In this Letter, we present measurements of spin relaxation rates in two-body collisions of trapped submerged-shell species Er () and Tm (), finding them to be very large, in striking contrast to the low rates observed in RE–He systems. These large rates imply an additional spin relaxation mechanism other than spin exchange, dipolar relaxation, and second-order spin-orbit coupling, which are well-known from studies with alkali atoms. Although theory has proven very effective for understanding the RE–He system, the current theory of RE–RE cold collisions is incomplete. Despite the development by Krems et al. of a theoretical framework for collisions of two atoms Krems et al. (2004), in the RE case these calculations are extremely difficult and to our knowledge no theoretical predictions yet exist. Recently, an experiment was done with the transition metal titanium at a temperature of 5 K Lu et al. (2009). Ti has submerged-shell structure, as observed in Ti–He collisions Hancox et al. (2005a); Krems et al. (2005), but an order of magnitude weaker shielding of electrostatic anisotropy Buchachenko et al. (2006a). Rapid decay of Ti electron spin polarization was observed due to Ti–Ti collisions, but the mechanism of this loss could not be determined because spin relaxation could not be separated from spin exchange with unpolarized Ti isotopes. Thus, whether or not submerged-shell atoms exhibit low spin relaxation rates—indicating submerged-shell behavior in these processes—had remained an open question.
Our experiment takes place in a double-walled plastic cell maintained at a temperature of mK by a superfluid helium heat link to a dilution refrigerator (see Fig. 1). We produce either trapped atomic Er or Tm by laser ablation of solid metal foils into He buffer-gas in the presence of a magnetic quadrupole field (trap depth up to T) produced by large superconducting anti-Helmholtz coils surrounding the cell. The ablated atoms cool via elastic collisions with the cold buffer-gas and within ms Hancox (2005) assume a Boltzmann distribution in the trap with peak density of up to cm. The trapped cloud is interrogated via laser absorption spectroscopy on the nm () and nm () transitions of Er and on the nm () transition of Tm.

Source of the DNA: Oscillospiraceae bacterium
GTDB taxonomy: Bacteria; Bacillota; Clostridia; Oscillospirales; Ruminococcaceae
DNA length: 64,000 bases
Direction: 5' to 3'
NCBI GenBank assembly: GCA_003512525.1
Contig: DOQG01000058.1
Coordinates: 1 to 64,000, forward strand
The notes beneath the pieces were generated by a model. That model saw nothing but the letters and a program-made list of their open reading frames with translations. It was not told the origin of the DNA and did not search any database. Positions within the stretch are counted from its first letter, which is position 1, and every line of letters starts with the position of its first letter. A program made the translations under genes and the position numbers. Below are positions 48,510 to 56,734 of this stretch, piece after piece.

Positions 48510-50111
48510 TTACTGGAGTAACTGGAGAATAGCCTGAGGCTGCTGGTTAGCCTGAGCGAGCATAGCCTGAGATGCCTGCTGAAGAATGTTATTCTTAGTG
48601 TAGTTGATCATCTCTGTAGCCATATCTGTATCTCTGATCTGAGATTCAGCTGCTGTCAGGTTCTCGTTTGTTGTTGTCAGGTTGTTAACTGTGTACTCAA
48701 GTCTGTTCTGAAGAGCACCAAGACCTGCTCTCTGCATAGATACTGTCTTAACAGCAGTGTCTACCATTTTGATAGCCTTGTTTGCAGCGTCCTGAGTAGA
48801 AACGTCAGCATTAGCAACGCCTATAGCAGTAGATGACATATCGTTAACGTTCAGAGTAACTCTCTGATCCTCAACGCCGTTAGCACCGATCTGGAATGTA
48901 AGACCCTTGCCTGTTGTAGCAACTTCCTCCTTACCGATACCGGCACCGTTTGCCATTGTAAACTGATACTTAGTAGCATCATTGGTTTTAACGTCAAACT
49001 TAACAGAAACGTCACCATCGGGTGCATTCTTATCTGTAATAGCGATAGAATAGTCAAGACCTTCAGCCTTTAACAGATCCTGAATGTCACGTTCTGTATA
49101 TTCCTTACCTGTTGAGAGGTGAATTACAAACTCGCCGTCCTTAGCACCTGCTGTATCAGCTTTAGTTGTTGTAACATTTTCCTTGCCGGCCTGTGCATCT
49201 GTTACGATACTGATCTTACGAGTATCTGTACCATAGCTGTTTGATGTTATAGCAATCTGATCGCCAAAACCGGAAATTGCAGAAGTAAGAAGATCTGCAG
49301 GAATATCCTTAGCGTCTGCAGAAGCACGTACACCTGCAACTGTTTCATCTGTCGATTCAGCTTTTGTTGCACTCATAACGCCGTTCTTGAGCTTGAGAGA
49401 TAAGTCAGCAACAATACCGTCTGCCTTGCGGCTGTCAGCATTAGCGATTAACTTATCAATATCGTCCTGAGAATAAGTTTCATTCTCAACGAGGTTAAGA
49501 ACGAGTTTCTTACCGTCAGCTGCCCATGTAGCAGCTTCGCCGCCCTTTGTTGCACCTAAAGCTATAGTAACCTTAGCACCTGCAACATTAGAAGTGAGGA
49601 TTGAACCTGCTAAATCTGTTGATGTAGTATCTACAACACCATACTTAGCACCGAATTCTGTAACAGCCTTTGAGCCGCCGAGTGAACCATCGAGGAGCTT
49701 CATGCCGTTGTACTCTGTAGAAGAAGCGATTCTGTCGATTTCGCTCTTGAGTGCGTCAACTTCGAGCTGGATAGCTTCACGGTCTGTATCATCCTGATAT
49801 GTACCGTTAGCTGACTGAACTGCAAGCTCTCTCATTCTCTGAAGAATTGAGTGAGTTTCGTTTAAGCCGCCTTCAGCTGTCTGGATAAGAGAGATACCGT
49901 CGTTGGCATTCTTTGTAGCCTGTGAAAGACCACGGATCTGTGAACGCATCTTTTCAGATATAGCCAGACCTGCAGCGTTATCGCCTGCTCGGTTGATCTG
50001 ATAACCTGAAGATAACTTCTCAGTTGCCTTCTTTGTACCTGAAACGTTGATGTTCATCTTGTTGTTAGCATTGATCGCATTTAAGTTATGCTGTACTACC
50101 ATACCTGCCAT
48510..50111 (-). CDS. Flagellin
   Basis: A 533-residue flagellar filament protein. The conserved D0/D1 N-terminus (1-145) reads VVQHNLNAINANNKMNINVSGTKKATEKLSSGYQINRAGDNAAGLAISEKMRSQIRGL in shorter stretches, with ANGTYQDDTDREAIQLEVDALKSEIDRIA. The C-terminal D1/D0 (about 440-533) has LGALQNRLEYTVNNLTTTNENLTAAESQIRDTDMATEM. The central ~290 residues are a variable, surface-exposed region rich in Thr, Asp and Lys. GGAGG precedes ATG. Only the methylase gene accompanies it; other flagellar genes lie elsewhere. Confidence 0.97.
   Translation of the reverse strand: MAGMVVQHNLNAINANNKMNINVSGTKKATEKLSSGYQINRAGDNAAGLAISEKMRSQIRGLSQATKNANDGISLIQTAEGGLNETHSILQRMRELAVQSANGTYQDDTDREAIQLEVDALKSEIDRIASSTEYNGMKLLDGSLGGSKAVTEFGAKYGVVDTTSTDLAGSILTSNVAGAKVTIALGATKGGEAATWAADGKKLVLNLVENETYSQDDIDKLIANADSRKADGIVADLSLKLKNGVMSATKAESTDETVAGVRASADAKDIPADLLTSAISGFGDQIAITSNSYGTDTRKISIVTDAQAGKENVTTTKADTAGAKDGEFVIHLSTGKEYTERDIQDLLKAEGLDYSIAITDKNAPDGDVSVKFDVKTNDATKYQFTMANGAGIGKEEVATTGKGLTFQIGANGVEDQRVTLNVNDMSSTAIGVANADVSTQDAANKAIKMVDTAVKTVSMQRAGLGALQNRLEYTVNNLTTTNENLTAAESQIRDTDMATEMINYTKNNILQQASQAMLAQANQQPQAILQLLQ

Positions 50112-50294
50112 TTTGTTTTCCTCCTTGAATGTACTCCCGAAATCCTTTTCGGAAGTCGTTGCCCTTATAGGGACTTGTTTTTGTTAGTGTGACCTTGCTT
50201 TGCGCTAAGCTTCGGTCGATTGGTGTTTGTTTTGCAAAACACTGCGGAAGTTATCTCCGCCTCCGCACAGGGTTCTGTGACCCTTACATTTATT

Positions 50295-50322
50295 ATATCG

The amount of buffer-gas in the cell is regulated such that the He density is sufficient to cool the atoms after ablation, but insufficient to cause significant atom loss from RE–He collisions. This regulation is accomplished by independent control of the cell temperature and the amount of He initially present in the cell. The lack of observed loss from buffer-gas collisions 1 second after ablation implies a He density less than cm Hancox (2005). Since the observed ablation yield implies a higher initial buffer-gas density, it is likely that heating from the mJ ablation pulse temporarily desorbs additional He from the cell walls, which re-adsorbs rapidly. We deliberately maintain a buffer-gas density of cm after trap loading in order to maintain thermal equilibrium between the trapped atoms and the cell.